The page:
Bloomberg News

Chilean Rate Swaps Rise Most in Four Months on Minutes

July 30, 2012

Chilean interest-rate swaps rose the most in four months after the central bank signaled monetary easing would occur only when the economy shows more signs of slowing.

The two-year swap, which reflects traders’ expectations for future interest rates, rose 12 basis points, or 0.12 percentage point, to 4.65 percent, the biggest increase since March 30. The one-year swap rate advanced nine basis points to 4.83 percent.

Policy makers were unanimous in a decision to keep their key rate unchanged this month, according to minutes published on the bank website today. They didn’t discuss changing borrowing costs for a second month after considering a quarter-point increase in May, the minutes showed.

“The central bank reaffirmed a very neutral stance,” Mauro Roca, a strategist at Deutsche Bank AG said in a phone interview today from New York. “The economy is very resilient and is growing slightly above expectations and there is no slack in the goods and labor market. The central bank wants to leave its options open to move in any direction.”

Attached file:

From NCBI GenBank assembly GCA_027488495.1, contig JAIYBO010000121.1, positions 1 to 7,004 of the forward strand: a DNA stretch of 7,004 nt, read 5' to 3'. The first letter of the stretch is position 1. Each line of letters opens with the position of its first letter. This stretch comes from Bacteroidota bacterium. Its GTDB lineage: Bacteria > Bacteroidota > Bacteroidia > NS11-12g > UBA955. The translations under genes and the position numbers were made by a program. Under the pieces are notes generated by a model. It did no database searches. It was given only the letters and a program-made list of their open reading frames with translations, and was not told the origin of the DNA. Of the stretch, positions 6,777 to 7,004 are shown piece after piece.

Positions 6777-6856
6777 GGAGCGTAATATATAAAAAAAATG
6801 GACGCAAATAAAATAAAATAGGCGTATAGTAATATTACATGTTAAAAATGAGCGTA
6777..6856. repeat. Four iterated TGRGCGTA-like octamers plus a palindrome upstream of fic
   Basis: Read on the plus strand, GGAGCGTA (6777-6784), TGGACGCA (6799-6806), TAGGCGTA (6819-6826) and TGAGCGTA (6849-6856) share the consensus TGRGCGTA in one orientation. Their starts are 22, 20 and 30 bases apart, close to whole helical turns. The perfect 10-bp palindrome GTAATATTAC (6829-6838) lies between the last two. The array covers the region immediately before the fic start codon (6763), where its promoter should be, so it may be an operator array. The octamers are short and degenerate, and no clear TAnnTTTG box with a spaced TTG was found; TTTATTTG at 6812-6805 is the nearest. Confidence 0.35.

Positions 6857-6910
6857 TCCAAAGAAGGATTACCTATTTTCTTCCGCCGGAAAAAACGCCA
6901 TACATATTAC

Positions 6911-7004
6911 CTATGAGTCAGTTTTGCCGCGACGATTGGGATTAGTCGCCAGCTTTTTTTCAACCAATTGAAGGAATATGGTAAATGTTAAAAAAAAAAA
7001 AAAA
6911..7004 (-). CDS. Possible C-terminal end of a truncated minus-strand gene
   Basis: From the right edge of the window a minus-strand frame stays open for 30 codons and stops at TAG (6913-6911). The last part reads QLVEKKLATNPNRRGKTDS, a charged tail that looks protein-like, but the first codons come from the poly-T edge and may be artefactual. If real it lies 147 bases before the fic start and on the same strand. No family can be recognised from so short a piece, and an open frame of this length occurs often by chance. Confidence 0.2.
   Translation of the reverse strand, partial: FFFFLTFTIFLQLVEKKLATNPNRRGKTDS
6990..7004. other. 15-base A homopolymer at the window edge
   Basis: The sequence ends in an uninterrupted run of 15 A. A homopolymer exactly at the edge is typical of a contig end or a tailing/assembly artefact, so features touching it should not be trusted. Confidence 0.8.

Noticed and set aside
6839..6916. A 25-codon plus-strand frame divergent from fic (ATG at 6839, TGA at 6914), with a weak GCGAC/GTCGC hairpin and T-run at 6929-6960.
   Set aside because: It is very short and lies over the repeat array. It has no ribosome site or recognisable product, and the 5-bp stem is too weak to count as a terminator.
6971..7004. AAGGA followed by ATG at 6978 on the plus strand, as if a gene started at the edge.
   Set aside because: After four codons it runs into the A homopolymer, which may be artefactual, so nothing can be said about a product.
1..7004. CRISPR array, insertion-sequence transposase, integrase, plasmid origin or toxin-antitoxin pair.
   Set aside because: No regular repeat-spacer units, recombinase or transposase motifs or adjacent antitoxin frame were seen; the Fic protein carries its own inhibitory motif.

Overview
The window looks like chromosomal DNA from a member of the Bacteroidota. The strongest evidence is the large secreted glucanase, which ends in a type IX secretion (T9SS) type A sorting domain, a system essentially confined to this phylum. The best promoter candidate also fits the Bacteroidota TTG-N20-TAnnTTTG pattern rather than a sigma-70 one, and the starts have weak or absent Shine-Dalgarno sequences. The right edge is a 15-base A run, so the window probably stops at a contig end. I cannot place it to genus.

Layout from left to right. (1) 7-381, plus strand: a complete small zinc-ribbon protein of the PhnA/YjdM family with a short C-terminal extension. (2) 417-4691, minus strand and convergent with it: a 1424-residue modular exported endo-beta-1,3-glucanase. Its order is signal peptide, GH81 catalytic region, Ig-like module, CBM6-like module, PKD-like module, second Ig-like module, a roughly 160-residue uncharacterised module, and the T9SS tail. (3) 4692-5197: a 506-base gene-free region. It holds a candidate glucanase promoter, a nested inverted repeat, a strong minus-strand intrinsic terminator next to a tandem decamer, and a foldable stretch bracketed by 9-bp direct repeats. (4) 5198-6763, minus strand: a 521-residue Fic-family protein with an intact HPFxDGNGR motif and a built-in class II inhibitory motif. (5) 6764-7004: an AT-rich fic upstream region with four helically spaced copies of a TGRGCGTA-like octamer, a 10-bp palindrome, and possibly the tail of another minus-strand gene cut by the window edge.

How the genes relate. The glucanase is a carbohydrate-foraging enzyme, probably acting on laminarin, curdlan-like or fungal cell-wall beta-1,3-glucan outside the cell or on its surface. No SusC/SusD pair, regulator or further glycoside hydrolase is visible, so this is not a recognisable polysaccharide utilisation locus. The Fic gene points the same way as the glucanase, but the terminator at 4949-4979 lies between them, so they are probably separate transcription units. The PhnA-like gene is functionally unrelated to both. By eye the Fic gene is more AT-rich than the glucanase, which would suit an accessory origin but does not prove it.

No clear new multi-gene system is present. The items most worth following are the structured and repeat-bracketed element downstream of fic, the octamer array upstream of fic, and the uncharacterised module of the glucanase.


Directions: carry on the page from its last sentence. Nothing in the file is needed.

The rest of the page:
Retail and supermarket sales growth surged in June, expanding 8.9 percent and 12 percent from the previous year respectively, the National Statistics Institute said in a report today. Still, manufacturing decelerated in June, climbing 1.1 percent following a 2.8 percent expansion in May, the institute said. The median estimate of 14 economists surveyed by Bloomberg was for manufacturing to climb 3.2 percent in June.

To contact the reporter on this story: Eduardo Thomson in Santiago at ethomson1@bloomberg.net

To contact the editor responsible for this story: David Papadopoulos at papadopoulos@bloomberg.net


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